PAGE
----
Waiting for changes in the health care atmosphere

“A great deal has been said about the weather but very little has been done,” Mark Twain is said to have famously remarked. Sometimes, it feels like the cost of health care is a similar force of nature that cannot be reined in despite the constant gnashing of teeth.

The Kaiser Family Foundation earlier this week issued a report that showed Massachusetts, along with Vermont, has the highest health insurance premiums in the country at over $400 per month per member.  That’s nearly three times the states with the lowest average monthly premiums.

Of course, everyone has a reason and they vary as much as the view of the person offering it. Dr. JudyAnn Bigby, the state’s secretary of Health and Human Services, attributes it to the high cost of living in Massachusetts compared to other places.

“When you look at all of the contributors to increased cost in Massachusetts, about 15 percent of those increased costs are attributed to the higher cost of living in Massachusetts,” Bigby told lawmakers at a State House hearing yesterday. “We’re in a high-cost region.”

Yes. And no. While Massachusetts cost of living is higher, what individuals spend as a percent of their income is among the tops in the country as well. If higher cost of living was the biggest factor, one would think the disparity of what percent we are spending would be nearer the national average, not leading it.

Bigby says the state’s higher costs predated the 2006 health care reform and says the change should “theoretically” bring costs down. But consumers are paying more out of pocket for higher premiums, higher copays and higher deductibles. Massachusetts regulations have a higher level of mandated coverage than many other states and, since 1996, the state has required coverage regardless of preexisting conditions.

According to a recent federal report, the average cost of deductibles for a family PPO plan rose 30 percent between 2008 and 2010. But for small firms, it was even higher, increasing by 64 percent in the same timeframe.

The Kaiser report, while acknowledging that cost-of-living is a factor, says some of the other factors include state insurance mandates and age and health of the state’s population. On both counts, Massachusetts bears a heavier burden. The recent Census data shows an aging Massachusetts population, with a median age of 39.1, nearly two years above the national median. In addition, the Bay State’s population of  45 to 64 years old is 27.7 percent of the total state population, putting us in the top five in the country.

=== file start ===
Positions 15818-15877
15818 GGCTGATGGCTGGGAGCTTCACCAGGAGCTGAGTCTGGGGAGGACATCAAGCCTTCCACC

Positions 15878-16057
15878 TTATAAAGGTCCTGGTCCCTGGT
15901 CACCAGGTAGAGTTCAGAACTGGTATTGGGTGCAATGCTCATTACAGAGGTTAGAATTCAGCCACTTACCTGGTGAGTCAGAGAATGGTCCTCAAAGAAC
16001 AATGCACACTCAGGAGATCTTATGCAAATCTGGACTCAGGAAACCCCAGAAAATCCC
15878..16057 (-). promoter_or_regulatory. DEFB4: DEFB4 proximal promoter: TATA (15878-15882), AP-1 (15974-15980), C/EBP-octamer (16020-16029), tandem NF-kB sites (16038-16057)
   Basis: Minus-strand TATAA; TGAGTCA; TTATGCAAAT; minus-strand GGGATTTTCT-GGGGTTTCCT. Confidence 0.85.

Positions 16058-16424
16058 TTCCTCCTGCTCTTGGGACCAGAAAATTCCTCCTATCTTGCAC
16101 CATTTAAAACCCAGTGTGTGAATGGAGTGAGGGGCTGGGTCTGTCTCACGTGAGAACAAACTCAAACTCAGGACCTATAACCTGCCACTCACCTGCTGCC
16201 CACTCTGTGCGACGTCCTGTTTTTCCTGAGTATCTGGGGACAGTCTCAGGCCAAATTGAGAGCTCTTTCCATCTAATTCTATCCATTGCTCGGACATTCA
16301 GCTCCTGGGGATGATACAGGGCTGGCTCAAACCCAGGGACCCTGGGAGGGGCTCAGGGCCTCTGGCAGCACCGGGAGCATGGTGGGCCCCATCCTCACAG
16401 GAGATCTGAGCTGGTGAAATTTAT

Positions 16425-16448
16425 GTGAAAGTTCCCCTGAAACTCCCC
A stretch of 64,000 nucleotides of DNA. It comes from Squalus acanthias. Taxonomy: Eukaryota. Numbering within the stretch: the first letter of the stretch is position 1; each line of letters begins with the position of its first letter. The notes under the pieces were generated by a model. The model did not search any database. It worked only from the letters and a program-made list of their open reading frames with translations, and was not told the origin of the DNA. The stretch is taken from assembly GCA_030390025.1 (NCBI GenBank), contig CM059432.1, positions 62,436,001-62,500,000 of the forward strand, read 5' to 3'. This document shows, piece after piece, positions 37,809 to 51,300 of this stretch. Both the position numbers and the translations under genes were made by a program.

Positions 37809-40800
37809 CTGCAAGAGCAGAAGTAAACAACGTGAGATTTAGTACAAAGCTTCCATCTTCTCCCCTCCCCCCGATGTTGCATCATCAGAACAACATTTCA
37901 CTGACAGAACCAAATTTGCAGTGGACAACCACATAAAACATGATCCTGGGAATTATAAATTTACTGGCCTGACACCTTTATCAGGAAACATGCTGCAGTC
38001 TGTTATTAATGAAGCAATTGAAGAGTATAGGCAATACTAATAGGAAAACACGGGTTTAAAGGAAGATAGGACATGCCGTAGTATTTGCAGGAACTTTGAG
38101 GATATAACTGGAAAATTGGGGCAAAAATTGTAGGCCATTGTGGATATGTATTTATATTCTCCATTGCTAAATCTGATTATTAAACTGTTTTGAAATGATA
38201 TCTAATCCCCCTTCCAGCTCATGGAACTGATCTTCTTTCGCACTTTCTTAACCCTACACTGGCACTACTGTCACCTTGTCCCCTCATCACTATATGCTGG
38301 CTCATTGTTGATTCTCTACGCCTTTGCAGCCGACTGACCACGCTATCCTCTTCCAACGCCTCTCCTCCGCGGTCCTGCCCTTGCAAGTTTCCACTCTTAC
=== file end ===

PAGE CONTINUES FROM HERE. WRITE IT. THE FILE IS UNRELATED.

The Division of Insurance finally released guidelines for tiered plans at least 12 percent below the least expensive plan from health insurance providers but the legislation was written so vaguely, its implementation has yet to be widespread. Some insurers have ramped up tiered offerings but much of it is simply shifting the burden, not hitting the root of the cost problems.

Earlier this year, Gov. Deval Patrick proposed cost containment legislation, but so far, there’s been no action in the Legislature, with key leaders eyeing next year at the earliest to take it up.

Twain may have been on to something with his observation about grumbling about the New England weather but his other famous remark clearly does not apply to the health care dilemma.

“If you don’t like the weather in New England, just wait a few minutes,” Twain said. The wait continues for other changes.

                                                                                                                                                                           –JACK SULLIVAN

Lawmakers have gutted the state’s anti-tobacco funding by 90 percent, paid for through the tobacco mega-settlement, over the last 10 years, leading to fewer retail spot checks of sales to minors, reductions in smoking cessation programs for low-income residents and vanishing prevention programs.

Judicial officials say they are moving ahead with court closures, relocations, and layoffs, but say the worst could be avoided with an extra $32 million in funding, the Worcester Telegram (via State House News) reports.

Pending legislation would set up a revolving loan fund to help dam owners repair the structures.

Lt. Gov. Tim Murray calls Sen. Scott Brown a “last minute Larry,” reports CommonWealth (via State House News).